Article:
pinkness...sadly, I had to pass. The rest of the food was delicious though, including some beef in which they had cut it into small chunks and charred it. I've come to the conclusion that they eat meat in two forms...raw and charred beyond recognition. The beef though was really good, it had the taste of unsalted fatback, hmmmmm.

This has been quite the week for feasts here in Ethiopia.

**Update 11/29/2009
It has been raining quite a bit since yesterday. We are very thankful
for this. hopefully, it will cause the river to swell and bring water
to the whole community.


So, everything Thursday the entire group of PCT's all get together at
a hotel in a nearby town for what is called hub day. Basically, we
have training sessions all day long on our job or health or saftey and
security. It was perfect then that we were all together on
Thanksgiving day. Every week the Peace Corp assigns 2 current PCV's
to come to our training sessions and help out. This week these 2
girls wanted to make sure that we got a good Thanksgiving meal to have
since we were away from home...they succeeded.

We had garlic mashed potatoes, roasted chicken, corn on the cob,
chicken gravy, 3 kinds of jello, chocolate cake, and funfetti cake.
Granted the food still had the taste of Ethiopian food and it wasn't
exactly the feast we would have at home, but it was still incredible.

Also, the PCT's are divided up into 4 towns and so we had 2 of the
towns dress up as Indians and 2 of the towns dress up as pilgrims.
Our town drew the pilgram town and we went crazy with that, complete
with hats, belt buckles, aprons, ties, and muskets. If you get my
emails maybe I can send some pictures of the event. I'm sorry that I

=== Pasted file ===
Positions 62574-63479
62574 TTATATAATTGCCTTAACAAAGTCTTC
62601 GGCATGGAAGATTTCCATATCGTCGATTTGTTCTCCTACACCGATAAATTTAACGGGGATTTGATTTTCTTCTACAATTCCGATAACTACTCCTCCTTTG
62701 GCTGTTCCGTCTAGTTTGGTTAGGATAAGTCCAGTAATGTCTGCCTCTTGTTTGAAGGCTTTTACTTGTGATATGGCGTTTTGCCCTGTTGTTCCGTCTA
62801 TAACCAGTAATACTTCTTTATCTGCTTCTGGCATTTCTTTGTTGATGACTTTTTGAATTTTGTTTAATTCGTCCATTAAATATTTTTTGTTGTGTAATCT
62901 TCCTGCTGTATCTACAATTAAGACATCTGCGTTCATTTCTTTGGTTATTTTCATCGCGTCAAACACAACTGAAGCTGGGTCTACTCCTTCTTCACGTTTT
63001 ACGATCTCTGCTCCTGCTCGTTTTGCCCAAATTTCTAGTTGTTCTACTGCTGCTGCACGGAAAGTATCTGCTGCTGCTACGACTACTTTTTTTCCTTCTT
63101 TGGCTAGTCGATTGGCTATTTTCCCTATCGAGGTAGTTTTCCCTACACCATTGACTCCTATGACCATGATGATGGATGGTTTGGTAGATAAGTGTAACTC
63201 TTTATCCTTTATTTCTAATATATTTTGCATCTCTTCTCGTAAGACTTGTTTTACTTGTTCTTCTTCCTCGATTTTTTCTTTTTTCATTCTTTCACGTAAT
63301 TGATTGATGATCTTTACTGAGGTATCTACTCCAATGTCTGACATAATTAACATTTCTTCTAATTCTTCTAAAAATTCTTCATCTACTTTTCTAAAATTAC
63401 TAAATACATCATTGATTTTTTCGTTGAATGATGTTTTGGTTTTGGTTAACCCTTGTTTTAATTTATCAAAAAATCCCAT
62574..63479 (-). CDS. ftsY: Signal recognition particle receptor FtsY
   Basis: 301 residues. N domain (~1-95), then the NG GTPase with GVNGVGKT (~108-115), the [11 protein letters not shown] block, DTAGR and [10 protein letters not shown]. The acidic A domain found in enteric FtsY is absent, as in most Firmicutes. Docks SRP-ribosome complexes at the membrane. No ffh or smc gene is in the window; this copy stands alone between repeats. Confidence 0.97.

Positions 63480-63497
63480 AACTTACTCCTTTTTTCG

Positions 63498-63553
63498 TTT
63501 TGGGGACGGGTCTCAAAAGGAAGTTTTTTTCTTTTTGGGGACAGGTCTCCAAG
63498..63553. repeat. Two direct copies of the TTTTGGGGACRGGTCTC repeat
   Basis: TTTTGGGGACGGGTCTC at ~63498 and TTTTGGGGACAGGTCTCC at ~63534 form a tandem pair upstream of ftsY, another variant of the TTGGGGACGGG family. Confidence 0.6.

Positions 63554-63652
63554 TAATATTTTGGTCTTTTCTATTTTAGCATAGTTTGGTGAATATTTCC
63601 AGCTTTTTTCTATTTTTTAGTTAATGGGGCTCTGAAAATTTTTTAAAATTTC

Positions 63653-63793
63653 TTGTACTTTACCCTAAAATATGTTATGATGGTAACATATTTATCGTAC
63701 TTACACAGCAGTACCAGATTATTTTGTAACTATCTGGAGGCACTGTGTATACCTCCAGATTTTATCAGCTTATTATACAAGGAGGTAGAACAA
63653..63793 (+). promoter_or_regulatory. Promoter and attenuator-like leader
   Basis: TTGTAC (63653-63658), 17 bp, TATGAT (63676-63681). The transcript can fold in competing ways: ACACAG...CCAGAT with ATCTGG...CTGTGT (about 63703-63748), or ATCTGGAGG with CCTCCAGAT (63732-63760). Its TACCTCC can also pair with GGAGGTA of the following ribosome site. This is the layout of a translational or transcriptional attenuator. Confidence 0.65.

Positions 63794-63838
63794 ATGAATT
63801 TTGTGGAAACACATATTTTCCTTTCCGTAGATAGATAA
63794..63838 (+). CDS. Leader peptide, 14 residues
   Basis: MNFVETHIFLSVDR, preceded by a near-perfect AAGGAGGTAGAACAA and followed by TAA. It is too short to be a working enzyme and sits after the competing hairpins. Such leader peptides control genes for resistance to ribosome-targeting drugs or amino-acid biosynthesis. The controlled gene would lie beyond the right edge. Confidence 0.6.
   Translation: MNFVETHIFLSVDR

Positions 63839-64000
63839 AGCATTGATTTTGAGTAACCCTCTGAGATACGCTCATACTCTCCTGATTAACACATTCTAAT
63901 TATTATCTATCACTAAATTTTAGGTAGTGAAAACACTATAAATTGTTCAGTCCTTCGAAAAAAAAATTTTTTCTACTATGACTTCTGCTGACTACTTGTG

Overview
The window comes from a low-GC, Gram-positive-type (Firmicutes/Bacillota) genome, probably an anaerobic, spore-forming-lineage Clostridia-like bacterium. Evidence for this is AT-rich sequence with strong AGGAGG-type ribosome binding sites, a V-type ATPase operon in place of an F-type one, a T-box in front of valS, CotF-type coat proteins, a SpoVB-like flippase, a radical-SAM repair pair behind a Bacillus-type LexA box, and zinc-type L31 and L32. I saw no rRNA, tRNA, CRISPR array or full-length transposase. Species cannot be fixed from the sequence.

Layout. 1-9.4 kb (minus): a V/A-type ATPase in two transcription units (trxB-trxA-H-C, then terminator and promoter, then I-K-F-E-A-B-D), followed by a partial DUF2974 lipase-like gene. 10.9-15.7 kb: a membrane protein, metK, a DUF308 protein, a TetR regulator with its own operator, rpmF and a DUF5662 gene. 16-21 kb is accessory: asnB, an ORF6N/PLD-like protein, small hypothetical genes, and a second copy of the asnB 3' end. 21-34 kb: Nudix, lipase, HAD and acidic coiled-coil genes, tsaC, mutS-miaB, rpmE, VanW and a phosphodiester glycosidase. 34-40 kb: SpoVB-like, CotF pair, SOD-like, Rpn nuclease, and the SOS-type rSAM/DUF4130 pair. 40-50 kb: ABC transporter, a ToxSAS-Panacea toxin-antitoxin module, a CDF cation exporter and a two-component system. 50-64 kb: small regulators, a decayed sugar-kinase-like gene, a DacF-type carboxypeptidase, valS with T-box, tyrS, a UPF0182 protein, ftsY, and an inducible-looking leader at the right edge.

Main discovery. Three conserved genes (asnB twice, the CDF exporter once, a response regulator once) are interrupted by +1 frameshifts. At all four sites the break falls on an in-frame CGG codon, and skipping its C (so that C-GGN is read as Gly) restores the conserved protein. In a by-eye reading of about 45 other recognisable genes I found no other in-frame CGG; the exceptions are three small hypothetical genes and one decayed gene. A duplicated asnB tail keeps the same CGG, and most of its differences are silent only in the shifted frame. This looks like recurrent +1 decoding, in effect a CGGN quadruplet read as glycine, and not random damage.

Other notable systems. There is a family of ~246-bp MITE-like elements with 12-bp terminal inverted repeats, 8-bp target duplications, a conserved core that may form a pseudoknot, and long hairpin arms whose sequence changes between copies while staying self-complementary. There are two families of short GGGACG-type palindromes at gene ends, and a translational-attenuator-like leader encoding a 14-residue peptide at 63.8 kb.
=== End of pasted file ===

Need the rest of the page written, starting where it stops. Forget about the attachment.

couldn't be with my family in Tennessee watching Alabama beat up on
Auburn, but this was the absolute best alternative.


So there's a drought in our town right now...sort of. It's not that
it hasn't rained in forever or anything, but even a short period
without rain causes problems here, and they don't exactly have water
resevoirs like we do in the states. The power is hydroelectric, so it
goes off and on when there's little rain. If there's little rain then
the pump at the river doesn't work as often and the families in the
town can't get very much water. This means that Kimberly and I can't
wash clothes here at the compound, so today we trekked down to the
river to do that. It was a long walk, and it was a little difficult
because people were staring at us the entire time, but it was actually
faster than washing them at the compound. I never thought I'd say
this, but I like washing my clothes at the river. It was an
interesting experience.

Later today we went to a party that we were invited to at a fellow
PCT's host family's house. So apparently, the heads of the households
from the town all get together at someone's house once a month for a
feast. It's on a rotating basis, and this month it happened to be at
this family's house. We were invited because the family wanted to do
something for Thanksgiving for us, since it was coming up. It was
quite the feast, complete with injera, bag (sheep) wat, dinnich
(potato) wat, misr wat, talla (a homemade alcoholic drink), and arake
(another homemade alcoholic drink).

A quick note about talla and arake and also tej (another homemade
alcoholic drink). These are very popular almost everywhere you go in